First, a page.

Uichi Shimizu: Grand Master of Japanese Ceramics

Uichi Shimizu: Master of Japanese Ceramics

The life and work of Uichi Shimizu, born on March 5, 1926 in the Higashiyama district of Kyoto and died on February 18, 2004, is a story of dedication and mastery in the art of ceramics. From an early age, Shimizu immersed himself in the world of ceramics, leaving school at age 14 to become a student of Munemaro Ishiguro, a master ceramicist and Living National Treasure known for his work with Chinese ceramic styles.

Shimizu’s career was characterized by constant experimentation and an unwavering desire to perfect his craft. He excelled in the use of iron glazes and was particularly renowned for his works in crackle celadon, a technique that evokes the ancient ceramic traditions of the Song dynasty. In 1970, Shimizu moved his studio to the base of Mount Horai in Kosei, Shiga Prefecture, where he developed a variety of unique glazes using local materials.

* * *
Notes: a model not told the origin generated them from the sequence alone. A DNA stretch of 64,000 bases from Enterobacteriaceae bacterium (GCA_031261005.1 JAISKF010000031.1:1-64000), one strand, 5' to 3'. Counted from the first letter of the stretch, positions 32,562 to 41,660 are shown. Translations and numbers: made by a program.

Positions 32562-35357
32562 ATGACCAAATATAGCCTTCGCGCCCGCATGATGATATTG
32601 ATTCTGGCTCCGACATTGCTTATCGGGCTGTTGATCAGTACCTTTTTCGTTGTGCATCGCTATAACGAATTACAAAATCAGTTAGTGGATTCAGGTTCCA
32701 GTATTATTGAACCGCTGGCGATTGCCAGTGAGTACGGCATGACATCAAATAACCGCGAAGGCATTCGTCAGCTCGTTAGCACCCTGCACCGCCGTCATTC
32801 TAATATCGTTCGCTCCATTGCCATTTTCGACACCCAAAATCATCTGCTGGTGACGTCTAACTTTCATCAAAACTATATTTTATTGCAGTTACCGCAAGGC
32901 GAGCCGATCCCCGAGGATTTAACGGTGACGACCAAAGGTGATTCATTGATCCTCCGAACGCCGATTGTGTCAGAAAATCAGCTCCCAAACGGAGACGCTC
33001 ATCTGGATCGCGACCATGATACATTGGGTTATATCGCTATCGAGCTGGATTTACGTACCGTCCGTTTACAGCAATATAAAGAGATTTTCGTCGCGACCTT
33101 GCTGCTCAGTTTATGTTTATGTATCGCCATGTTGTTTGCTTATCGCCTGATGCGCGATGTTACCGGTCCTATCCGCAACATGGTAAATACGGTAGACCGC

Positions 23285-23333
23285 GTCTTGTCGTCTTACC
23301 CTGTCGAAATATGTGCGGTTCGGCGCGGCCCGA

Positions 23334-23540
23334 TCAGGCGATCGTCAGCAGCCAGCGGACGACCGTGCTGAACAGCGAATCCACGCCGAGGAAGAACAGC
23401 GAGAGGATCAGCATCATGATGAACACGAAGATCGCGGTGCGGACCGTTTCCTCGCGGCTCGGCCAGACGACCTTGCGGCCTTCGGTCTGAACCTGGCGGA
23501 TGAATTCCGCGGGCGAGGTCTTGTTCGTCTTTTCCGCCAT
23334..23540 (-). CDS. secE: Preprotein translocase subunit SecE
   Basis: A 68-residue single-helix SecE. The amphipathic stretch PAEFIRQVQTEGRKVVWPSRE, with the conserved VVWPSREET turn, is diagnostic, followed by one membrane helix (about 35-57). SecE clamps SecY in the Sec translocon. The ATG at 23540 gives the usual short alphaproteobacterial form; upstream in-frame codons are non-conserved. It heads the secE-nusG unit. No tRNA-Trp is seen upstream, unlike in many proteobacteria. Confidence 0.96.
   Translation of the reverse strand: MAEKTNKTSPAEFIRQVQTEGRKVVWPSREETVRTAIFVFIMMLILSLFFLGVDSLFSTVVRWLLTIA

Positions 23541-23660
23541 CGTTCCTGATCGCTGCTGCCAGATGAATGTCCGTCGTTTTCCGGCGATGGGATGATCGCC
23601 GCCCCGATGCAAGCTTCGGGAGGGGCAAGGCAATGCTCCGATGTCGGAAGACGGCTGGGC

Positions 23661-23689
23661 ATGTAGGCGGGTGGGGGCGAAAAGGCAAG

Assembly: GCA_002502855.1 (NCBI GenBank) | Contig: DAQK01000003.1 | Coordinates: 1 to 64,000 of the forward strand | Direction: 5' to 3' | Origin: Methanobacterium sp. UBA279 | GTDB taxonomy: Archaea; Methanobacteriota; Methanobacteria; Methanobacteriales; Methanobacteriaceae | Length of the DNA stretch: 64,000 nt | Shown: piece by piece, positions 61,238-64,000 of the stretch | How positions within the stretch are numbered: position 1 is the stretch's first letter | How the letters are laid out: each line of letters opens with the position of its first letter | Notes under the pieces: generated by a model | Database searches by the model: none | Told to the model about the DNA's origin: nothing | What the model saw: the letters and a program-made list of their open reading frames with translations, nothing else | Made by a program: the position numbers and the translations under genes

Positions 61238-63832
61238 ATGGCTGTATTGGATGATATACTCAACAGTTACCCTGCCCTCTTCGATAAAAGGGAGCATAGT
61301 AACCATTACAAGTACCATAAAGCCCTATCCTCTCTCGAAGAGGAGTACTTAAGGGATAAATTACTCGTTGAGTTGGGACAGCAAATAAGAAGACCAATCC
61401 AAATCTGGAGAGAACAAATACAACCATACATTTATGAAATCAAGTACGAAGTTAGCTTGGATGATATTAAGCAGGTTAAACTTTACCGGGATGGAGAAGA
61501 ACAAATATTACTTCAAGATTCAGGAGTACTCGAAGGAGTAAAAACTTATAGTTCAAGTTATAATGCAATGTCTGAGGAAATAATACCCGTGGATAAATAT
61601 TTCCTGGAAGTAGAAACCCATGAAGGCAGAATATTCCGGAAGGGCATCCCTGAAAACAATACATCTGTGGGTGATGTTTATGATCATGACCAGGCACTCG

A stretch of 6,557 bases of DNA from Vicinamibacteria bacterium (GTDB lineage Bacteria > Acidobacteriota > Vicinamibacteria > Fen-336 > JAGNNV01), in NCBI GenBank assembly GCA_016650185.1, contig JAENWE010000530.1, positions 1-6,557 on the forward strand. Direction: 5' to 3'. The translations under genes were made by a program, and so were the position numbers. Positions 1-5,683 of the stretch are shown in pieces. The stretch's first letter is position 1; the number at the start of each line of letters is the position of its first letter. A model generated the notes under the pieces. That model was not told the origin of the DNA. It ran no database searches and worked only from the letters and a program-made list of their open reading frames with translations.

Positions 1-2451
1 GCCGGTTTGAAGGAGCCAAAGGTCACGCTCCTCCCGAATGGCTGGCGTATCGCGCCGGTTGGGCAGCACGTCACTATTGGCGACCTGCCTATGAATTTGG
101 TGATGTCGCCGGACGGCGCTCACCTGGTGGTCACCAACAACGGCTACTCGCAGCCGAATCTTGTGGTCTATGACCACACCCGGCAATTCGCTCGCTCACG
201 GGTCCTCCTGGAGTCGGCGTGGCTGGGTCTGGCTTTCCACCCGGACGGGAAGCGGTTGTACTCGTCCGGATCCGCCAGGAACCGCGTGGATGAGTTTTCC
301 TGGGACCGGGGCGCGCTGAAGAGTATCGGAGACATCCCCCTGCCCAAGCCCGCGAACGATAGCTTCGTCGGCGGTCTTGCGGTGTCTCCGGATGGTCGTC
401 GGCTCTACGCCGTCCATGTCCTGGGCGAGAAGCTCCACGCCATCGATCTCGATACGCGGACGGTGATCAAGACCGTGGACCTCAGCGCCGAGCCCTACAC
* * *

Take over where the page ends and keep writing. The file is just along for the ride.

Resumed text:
Shimizu’s career has been recognized on numerous occasions. In 1985, he was named a Living National Treasure for his work with the ‘Tetsuyutoki’, a testament to his mastery and contribution to Japanese ceramic art. In addition, his work has been honored with prestigious awards, such as the Grand Prix at the Brussels International Exhibition in 1958 and the Gold Prize of the Japanese Ceramic Society in 1977.

Shimizu Uichi not only left a legacy of artistic beauty, but also pushed for a new expression in ceramics, challenging conventions and elevating ceramic art to new heights. His life and work continue to inspire artists and ceramic admirers around the world.

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